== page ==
BEIS is considering the constitution of the strike price but has indicated the following non-exhaustive list:

  • capex and opex associated with the construction and operation of the facility (excluding any capex funded by grant funding (for example, under the Net Zero Hydrogen Fund);
  • capex, but not opex, associated with small-scale hydrogen transport infrastructure. The exclusion of opex is designed to encourage efficiencies in transportation infrastructure;
  • capex and/or opex associated with a small-scale hydrogen storage infrastructure. Opex is to be taken into account as it is a key requirement in safely maintaining storage facilities; and
  • an allowed return on investment.

BEIS is considering the indexation of the strike price to protect: (i) producers against unmanageable and uncontrollable changes to input costs; (ii) government from oversubsidy and (iii) end users with security of supply. BEIS has yet to determine the preferred indexation option.

Calculation of difference payments

As with the electricity CfD, payments are two-way: if the reference price exceeds the strike price, payments of the difference between the reference price and the strike price will flow from the hydrogen producer to the LCHA counterparty. However, in this scenario, the reference price floor will be the lower of the gas price and the strike price. That ensures that if the Achieved Sales Price is higher than the strike price and lower than the gas price, the producer will only pay the difference between the Achieved Sales Price and the strike price.

Under the electricity CfD, difference payments are made per MWh of electricity output. Under the LCHA, the multiplier will be sold units of hydrogen. But in what units can the strike price, the gas price floor and the Achieved Sales Price Payments be expressed on a like-for-like basis?  BEIS states that payments will be calculated on a £ per MWh higher heating value (HHV) basis. HHV has been chosen because the gas price is reported in HHV in the UK, and it reflects the full energy potential of the relevant fuel.

Volume risk

To mitigate volume risk, BEIS is minded to provide volume support to the producer through a sliding scale mechanism. The producer earns higher unit prices where offtake volumes decrease to help recover fixed and marginal costs. The support will decrease as the offtake volumes that the producer secures increase (with the last volumes only recovering the equity returns and marginal costs).

Volume support will only be available if sales are made. If actual sales fall to zero, there is no volume support to be provided. This was flagged as a major concern during the consultation process (especially where a project has a sole offtaker that falls away) but BEIS indicated that value for money was important for the Business Model.

As for the treatment of higher than expected volumes, BEIS states that any increase in the volume of hydrogen produced relative to that agreed in the hydrogen support contract between the producer and the contract counterparty will not be subsidised. However, no detail is given as to whether the producer, if it sells the additional volume, can retain the additional revenue from such sale. Timing the calculation of any volume support (such that it is only calculated once production levels for a certain period are known) may go some way to reduce any overcompensation risk.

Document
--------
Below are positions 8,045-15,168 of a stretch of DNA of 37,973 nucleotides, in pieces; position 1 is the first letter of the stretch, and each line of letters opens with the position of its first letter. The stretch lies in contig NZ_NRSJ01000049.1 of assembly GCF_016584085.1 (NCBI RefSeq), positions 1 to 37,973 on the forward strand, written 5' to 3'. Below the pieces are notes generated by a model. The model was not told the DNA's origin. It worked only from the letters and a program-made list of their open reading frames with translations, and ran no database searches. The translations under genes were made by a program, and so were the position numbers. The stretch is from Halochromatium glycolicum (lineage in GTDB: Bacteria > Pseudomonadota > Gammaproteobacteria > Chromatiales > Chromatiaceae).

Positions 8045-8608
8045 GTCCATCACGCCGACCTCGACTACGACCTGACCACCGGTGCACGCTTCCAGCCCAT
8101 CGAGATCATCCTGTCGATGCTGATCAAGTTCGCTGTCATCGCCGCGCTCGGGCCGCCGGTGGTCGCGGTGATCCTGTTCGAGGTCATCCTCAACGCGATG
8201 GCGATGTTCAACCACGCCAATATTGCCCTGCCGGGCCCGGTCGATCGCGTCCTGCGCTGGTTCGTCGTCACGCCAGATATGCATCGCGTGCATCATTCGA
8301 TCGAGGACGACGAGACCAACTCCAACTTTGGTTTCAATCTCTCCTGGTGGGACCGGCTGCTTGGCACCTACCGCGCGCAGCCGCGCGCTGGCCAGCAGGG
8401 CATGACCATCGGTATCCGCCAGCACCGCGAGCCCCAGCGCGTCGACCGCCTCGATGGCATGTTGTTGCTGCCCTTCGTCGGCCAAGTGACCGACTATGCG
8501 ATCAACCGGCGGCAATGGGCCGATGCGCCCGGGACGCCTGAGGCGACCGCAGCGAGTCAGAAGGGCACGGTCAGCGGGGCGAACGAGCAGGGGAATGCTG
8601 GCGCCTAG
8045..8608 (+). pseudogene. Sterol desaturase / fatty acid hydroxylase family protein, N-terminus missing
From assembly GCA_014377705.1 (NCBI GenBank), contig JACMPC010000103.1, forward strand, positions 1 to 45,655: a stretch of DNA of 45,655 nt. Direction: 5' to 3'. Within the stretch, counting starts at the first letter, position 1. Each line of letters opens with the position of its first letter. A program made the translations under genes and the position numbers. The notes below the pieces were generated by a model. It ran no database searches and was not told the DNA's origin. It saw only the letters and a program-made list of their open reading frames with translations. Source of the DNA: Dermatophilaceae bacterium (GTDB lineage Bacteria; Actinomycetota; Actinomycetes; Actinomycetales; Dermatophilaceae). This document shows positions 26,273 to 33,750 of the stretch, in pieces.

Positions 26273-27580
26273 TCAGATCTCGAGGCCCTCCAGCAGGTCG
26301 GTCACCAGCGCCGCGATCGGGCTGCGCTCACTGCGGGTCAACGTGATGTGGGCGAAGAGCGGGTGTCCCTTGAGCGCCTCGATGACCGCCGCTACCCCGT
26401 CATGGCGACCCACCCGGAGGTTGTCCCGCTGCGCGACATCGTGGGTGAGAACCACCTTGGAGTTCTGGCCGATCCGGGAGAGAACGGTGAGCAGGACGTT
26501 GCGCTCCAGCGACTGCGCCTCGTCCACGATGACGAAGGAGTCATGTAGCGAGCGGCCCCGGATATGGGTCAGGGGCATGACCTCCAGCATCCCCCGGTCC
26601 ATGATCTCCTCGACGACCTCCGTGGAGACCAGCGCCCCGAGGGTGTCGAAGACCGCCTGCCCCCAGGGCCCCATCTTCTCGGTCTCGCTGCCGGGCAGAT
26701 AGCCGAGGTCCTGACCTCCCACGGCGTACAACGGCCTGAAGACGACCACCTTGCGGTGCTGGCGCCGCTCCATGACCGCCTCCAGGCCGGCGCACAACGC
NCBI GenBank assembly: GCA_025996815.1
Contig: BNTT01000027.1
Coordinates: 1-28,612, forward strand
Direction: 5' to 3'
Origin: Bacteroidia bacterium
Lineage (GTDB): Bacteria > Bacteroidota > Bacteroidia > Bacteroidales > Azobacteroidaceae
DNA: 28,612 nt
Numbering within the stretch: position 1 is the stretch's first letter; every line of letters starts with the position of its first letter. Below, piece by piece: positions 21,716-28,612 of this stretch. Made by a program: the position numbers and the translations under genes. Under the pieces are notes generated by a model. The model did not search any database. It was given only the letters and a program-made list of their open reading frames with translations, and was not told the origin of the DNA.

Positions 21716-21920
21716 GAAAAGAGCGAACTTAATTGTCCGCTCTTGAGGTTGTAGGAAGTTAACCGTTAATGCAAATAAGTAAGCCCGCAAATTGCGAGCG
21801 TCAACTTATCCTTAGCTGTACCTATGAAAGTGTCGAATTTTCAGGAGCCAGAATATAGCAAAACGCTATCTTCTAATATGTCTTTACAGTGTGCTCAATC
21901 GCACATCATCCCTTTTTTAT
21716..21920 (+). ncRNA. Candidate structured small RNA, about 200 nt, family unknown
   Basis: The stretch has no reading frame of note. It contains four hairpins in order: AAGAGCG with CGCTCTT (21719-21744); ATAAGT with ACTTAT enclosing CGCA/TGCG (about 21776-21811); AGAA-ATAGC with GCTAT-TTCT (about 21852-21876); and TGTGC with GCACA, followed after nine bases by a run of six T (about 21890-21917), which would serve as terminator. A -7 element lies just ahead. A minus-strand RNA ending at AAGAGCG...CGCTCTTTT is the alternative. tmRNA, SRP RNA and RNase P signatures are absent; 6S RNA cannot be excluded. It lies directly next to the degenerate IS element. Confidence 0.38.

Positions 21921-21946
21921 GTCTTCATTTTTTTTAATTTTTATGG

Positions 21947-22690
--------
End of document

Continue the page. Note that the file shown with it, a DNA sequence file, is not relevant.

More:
Other considerations

BEIS intends to allow projects where the producer and consumer of hydrogen are the same entity (or closely affiliated) to be eligible. However, BEIS is currently considering options to accommodate this arrangement where there may be little or no commercial incentive for the producer to increase the price that the producer receives from the sale of its hydrogen and facilitate price discovery.

The use of intermediaries in the supply chain and reporting requirements is being considered (especially where the intermediaries take ownership of the hydrogen) to ensure that subsidised hydrogen is sold to qualifying end users and to avoid oversubsidisation if intermediaries are used.

BEIS also intends to allow hydrogen producers to receive subsidies for sales to feedstock users but notes the potential for overcompensation and causing potential market distortions and so is considering if additional measures are required (e.g. relying on the price discovery mechanism to incentivise sales at a higher price to feedstock users or using an alternative reference price).


The Low Carbon Hydrogen Agreement will initially be funded by the taxpayer, but BEIS is expecting to transition to a levy funding taking place no later than 2025, subject to legislation being in place.  Meanwhile, the government has announced an initial £100 million will be provided as part of the Industrial Decarbonisation and Hydrogen Revenue Support (IDHRS) scheme. This is also to cover the ICC business model. Further, up to £100 million of funding was announced as part of the Net Zero Strategy to award contracts of up to 250MW of electrolytic hydrogen production capacity in 2023.